Episode 1.03 Writer: Joe Ahearne (based on the book by James Herbert) Director: Joe Ahearne
THE ONE WHERE Gordon, aka Maurice, makes his move whilst Lilli gets some new information about Cam’s whereabouts. As Gabe sets out for London, past and future begin to mirror each other, with storms, tragedy, and Maurice stalking someone through the house…
VERDICT Anyone looking to catch their breath after last week’s surprising middle act is going to be disappointed. This episode hits the ground running and never stops, with the revelation about Cam coming in the first few minutes and casting a shadow over the entire first half. Suranne Jones and Tom Ellis have been consistently impressive throughout the series, but their work in this episode is extraordinary, especially the scenes where Gabe goes to identify the body. Every scene breaks your heart, but the best one is surely the phone call that leads him to London. We hear him but see Eve, trying to control her emotions even as he’s doing the same, and both barely managing to. These are people used to carrying their uncertainty and the shock of suddenly knowing for certain almost tears them apart.
In contrast, Gordon knows exactly what he’s doing and it gives his early scenes in this episode a malicious edge. His leading questioning of the couple is really unsettling to watch, but that pales in comparison to the scenes in which he’s pursuing the Caleigh children through Crickley Hall. Donald Sumpter uses everything from body language to tone of voice to show that Maurice is really just a child, and his petulant, almost pleading conversation with the girls is terrifying. This is a man who has been systematically abused for his entire life and has no concept of right or wrong, just the desperate need for peace and the willingness to do anything to achieve it. He’s a memorable, and broken, villain and even threatens to eclipse the monstrous Cribben.
The Cribben siblings’ last hurrah is exactly as unsettling as you might hope and the way the two time periods start to combine is beautifully handled. The sight of Gordon hearing the echo of Cribben screaming at him from when he was a boy is chilling, but Cribben’s dead eyed refusal to lose when Reverend Horace finally realises the truth is far worse. Likewise, Magda’s blank faced lies to Percy and utter horror when she realises what’s happened will give you goose bumps.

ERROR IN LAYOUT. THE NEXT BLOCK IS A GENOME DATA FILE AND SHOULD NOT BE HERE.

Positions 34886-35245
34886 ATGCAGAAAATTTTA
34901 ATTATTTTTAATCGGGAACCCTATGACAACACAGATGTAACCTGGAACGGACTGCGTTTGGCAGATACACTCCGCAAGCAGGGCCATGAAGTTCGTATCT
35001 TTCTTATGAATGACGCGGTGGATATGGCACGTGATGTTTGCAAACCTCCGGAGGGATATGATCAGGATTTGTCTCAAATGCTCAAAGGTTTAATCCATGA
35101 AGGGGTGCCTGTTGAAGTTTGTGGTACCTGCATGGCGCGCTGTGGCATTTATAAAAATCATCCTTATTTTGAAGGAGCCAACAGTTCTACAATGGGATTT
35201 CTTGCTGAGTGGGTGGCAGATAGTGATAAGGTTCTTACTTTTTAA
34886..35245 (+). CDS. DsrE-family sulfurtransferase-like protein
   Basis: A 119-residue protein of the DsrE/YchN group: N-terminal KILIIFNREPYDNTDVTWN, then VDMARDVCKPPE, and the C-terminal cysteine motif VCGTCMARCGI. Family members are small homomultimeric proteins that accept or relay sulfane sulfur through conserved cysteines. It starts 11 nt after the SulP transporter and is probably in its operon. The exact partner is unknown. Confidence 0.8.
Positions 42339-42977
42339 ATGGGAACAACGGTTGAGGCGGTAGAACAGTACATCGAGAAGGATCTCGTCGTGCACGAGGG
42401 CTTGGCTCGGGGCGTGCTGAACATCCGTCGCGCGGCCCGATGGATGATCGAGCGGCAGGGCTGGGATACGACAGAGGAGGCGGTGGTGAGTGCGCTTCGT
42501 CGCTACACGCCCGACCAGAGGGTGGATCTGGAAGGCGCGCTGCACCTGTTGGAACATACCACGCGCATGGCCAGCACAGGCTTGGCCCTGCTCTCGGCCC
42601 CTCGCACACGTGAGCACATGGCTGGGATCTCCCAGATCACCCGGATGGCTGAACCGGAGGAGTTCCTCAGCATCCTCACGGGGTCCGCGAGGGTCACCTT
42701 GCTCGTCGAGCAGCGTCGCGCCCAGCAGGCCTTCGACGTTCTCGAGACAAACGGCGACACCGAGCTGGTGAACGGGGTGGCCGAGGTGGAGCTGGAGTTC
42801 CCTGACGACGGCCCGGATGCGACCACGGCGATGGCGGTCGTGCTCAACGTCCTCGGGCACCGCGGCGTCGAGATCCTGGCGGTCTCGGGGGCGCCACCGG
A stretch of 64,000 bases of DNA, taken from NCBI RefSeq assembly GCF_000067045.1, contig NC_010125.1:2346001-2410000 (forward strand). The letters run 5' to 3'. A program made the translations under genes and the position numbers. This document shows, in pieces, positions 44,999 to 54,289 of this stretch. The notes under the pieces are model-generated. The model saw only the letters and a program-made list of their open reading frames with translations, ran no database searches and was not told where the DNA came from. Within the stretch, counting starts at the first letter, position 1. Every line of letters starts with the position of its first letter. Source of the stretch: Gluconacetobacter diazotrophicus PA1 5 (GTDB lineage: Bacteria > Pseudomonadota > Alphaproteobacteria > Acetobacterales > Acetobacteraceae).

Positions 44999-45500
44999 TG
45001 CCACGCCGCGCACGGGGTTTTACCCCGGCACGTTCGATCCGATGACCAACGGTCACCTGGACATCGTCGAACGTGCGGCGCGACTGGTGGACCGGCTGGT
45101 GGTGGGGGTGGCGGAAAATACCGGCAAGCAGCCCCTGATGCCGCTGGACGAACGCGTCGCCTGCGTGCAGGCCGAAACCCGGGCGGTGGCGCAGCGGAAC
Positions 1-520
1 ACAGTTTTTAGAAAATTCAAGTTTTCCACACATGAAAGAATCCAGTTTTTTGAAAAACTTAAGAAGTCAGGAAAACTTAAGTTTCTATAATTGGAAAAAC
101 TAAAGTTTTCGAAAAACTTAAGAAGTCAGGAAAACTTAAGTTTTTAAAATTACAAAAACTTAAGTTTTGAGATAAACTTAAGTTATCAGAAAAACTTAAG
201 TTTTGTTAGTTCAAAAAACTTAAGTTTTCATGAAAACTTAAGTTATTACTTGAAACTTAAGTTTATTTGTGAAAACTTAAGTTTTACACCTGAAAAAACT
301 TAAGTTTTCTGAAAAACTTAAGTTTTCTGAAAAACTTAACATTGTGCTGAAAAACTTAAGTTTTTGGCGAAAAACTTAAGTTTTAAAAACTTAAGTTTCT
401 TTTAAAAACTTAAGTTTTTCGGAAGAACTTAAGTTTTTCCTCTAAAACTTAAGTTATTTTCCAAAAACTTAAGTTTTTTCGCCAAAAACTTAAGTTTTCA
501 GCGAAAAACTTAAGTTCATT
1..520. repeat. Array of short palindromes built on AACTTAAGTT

The episode even manages to give several other characters moments of real dramatic weight before it finishes. Ian De Caestecker plays Percy’s fury at being lied to and heartbroken realisation that Nancy must be dead so subtly you almost miss it, shutting the rage and grief away because there are more important things to do. Likewise Susan Lynch’s Lilly gets a couple of stunning moments here, especially her last conversations with Eve whilst Craig Parkinson shines in both Reverend Horace’s confrontation with Cribben and his final scene, with Percy’s mum. However, special mention has to be made of Maisie Williams, not only for the closing chase sequence but a moment of beautiful narrative shorthand with Tom Ellis. Loren sees Gabe leaving, asks where he’s going and he lies, and she sees it and just says, “I love you.” You get everything in those three words; her grief at the loss of her brother, her gratitude that her Dad loves her enough to keep it from her a little while longer and the fact she really does love him. Excuse me, I have something in my eye…
And we haven’t even got to the last ten minutes, which, again, pull out some stunning moments. Unfortunately one of them is stunning for the wrong reasons as Nancy’s ghost coming for Gordon is initially terrifying and then…well…a little meaty for someone who’s been down a well for decades. However, overlooking that you have some amazing moments, almost all of which involve Olivia Cooke; Nancy smiling at the older Percy as she leaves; Nancy asking Cribben to come with them; the moment when her body is finally removed and Percy holds her hand for a moment through the body bag. There are beautiful, carefully crafted lines, or looks or touches peppered throughout the series and they all come to a head in this final section. The end result is an hour that’s frequently as moving as it is horrifying.
The Secret of Crickley Hall has been a pleasure to watch. It’s not only fiercely well-acted by a great cast but the script, this episode especially, has been incredible. This is a ghost story, and a traditional one at that, that’s never felt old-fashioned or staid and has constantly taken surprising turns. Surely one of the best pieces of TV drama this year, it sets a new standard for the British TV ghost story.